In April, Ethnobotany apprentices enjoyed a day communing with one of the highlights of spring in the Pacific Northwest: blue camas (Camassia quamash).
Blue camas was a staple food for the first people who lived here. Camas bulbs are rich in the carbohydrate, inulin, which is indigestible until cooked for a long enough period of time. Native peoples cooked the bulbs in steam pits, which converted the inulin to fructose.
Not only did native people gather camas, they tended the patches by doing periodic controlled burns to ensure their food supply. They also weeded them of the poisonous bulb look-alike, death camas. Although easily distinguishable from blue camas when flowering, death camas has similar leaves and bulbs. Only harvest when the blue flowers are blooming!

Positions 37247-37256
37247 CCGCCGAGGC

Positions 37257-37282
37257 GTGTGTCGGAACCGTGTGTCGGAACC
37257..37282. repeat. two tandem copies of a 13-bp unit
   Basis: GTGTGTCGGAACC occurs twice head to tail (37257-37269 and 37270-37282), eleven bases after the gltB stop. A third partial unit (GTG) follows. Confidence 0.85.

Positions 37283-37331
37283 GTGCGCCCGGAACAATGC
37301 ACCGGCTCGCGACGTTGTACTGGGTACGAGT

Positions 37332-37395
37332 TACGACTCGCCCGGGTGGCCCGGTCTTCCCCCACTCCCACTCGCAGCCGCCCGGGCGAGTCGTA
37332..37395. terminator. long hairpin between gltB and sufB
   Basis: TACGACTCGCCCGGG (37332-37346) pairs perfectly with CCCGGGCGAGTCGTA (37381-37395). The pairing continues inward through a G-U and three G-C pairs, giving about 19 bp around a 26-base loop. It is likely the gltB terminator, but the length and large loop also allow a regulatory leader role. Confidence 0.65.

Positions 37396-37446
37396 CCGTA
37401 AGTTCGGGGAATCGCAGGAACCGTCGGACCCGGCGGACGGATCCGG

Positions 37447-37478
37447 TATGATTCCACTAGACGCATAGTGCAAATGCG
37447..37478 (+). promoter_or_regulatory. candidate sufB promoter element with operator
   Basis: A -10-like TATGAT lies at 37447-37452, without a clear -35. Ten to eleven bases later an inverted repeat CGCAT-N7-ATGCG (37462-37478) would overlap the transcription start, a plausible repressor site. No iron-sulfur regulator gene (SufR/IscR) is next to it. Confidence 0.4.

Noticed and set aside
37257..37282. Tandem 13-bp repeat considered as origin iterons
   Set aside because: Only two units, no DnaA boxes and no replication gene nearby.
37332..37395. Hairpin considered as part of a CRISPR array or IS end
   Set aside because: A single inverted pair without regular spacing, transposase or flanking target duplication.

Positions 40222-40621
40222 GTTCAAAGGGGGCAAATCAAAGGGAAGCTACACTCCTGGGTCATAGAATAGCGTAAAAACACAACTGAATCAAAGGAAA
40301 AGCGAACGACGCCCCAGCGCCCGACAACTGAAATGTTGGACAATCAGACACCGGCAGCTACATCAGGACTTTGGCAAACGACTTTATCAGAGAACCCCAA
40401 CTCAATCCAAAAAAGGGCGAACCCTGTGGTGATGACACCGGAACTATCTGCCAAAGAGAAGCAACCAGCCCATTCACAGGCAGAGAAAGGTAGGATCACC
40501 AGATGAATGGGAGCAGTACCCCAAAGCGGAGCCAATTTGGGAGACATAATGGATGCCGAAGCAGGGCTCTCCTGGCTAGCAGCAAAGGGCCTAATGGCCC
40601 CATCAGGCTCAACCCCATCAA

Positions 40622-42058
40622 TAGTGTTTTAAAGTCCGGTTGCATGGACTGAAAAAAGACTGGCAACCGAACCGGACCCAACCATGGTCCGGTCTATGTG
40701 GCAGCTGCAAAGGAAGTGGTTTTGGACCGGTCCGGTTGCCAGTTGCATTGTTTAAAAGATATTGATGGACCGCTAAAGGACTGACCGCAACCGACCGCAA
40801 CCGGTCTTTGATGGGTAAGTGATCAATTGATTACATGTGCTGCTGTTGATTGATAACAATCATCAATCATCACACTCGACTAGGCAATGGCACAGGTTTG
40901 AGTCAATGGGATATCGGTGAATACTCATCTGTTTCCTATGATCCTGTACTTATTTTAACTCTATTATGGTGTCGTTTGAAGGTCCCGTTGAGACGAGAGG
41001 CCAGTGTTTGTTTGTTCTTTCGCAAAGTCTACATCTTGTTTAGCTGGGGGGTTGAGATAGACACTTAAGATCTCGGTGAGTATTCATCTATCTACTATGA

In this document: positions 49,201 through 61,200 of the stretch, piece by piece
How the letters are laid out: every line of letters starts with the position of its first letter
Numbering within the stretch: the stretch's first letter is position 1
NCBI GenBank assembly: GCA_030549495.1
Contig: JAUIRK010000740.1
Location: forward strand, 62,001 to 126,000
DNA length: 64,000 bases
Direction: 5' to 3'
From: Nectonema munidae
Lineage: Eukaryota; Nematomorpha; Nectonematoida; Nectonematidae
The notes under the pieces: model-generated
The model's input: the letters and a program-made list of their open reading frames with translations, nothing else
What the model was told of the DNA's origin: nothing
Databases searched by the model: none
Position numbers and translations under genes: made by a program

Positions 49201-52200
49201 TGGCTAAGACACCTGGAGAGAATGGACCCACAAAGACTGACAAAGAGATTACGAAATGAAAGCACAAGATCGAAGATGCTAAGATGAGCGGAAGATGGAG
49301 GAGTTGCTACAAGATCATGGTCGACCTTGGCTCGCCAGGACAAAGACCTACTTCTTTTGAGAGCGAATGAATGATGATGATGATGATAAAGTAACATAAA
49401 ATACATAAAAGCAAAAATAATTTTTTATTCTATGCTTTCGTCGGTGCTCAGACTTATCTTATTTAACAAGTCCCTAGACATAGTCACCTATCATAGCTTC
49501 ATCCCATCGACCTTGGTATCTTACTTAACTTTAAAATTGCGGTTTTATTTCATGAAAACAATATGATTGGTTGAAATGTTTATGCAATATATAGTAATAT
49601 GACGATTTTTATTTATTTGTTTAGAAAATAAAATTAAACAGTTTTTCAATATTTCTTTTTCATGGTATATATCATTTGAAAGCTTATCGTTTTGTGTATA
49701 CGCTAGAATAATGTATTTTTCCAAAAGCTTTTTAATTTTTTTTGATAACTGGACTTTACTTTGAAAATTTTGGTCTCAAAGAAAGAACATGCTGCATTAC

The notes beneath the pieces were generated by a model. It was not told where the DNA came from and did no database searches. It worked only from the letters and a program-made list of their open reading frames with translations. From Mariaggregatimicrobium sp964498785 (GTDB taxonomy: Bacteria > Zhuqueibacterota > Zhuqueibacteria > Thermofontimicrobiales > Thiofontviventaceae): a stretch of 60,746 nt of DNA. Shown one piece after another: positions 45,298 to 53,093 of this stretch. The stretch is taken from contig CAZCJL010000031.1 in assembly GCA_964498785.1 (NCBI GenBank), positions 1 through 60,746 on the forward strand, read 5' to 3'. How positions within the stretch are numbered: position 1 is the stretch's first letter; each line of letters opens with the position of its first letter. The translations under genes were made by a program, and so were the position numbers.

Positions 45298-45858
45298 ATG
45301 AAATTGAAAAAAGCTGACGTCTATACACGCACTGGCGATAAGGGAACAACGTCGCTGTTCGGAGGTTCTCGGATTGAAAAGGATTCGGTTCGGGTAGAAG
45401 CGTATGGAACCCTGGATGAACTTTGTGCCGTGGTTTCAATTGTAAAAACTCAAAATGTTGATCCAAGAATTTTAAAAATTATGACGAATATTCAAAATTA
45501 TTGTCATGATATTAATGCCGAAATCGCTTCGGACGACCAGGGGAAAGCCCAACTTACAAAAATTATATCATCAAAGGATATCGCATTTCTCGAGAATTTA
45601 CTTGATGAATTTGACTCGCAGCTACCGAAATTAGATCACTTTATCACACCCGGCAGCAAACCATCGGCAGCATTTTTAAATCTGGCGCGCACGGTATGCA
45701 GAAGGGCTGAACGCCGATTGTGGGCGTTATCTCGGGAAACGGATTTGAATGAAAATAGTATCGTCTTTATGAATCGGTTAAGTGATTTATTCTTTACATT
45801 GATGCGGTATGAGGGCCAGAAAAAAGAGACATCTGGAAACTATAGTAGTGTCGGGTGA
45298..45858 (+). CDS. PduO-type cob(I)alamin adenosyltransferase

We were grateful for a beautiful day and a bountiful harvest of blue camas bulbs!